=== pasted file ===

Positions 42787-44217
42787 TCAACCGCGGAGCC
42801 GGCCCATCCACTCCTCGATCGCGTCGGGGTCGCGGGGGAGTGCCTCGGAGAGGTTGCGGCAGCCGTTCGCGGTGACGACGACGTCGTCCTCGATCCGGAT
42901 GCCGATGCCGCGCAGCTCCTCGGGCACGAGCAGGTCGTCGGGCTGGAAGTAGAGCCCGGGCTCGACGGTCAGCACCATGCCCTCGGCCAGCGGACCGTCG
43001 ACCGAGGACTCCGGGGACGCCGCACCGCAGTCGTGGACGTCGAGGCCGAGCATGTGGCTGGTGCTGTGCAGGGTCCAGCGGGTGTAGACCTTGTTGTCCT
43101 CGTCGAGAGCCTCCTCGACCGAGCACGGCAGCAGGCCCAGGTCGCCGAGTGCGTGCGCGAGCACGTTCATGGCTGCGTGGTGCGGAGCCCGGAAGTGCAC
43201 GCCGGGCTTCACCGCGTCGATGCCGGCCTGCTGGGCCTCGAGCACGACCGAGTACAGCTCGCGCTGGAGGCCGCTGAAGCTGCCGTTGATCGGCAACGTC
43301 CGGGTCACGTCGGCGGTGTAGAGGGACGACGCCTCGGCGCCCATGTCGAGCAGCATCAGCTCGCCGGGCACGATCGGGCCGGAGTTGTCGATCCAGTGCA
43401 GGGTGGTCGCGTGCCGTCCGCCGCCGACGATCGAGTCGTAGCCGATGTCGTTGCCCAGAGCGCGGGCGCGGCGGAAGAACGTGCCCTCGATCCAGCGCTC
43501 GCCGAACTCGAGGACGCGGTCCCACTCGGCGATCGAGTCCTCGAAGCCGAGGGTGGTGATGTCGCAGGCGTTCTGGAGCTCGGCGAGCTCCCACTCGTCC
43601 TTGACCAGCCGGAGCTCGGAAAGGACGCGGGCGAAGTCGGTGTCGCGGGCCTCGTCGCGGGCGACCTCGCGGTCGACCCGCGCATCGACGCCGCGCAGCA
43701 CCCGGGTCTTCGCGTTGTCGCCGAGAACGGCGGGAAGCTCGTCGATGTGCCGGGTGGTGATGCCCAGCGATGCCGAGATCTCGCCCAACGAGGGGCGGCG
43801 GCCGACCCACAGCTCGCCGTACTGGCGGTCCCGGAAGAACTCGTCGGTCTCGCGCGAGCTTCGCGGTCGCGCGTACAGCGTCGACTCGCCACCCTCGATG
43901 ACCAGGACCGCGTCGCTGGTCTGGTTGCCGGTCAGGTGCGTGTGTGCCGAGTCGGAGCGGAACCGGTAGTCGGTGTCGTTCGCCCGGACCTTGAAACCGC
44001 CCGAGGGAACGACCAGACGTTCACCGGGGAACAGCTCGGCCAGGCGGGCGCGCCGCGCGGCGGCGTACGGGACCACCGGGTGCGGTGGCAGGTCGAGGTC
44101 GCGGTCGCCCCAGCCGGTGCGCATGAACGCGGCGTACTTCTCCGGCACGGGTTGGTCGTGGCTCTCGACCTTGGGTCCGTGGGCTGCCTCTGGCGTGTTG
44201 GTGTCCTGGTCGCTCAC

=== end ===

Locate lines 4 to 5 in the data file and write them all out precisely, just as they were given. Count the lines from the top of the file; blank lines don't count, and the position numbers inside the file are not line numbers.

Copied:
42901 GCCGATGCCGCGCAGCTCCTCGGGCACGAGCAGGTCGTCGGGCTGGAAGTAGAGCCCGGGCTCGACGGTCAGCACCATGCCCTCGGCCAGCGGACCGTCG
43001 ACCGAGGACTCCGGGGACGCCGCACCGCAGTCGTGGACGTCGAGGCCGAGCATGTGGCTGGTGCTGTGCAGGGTCCAGCGGGTGTAGACCTTGTTGTCCT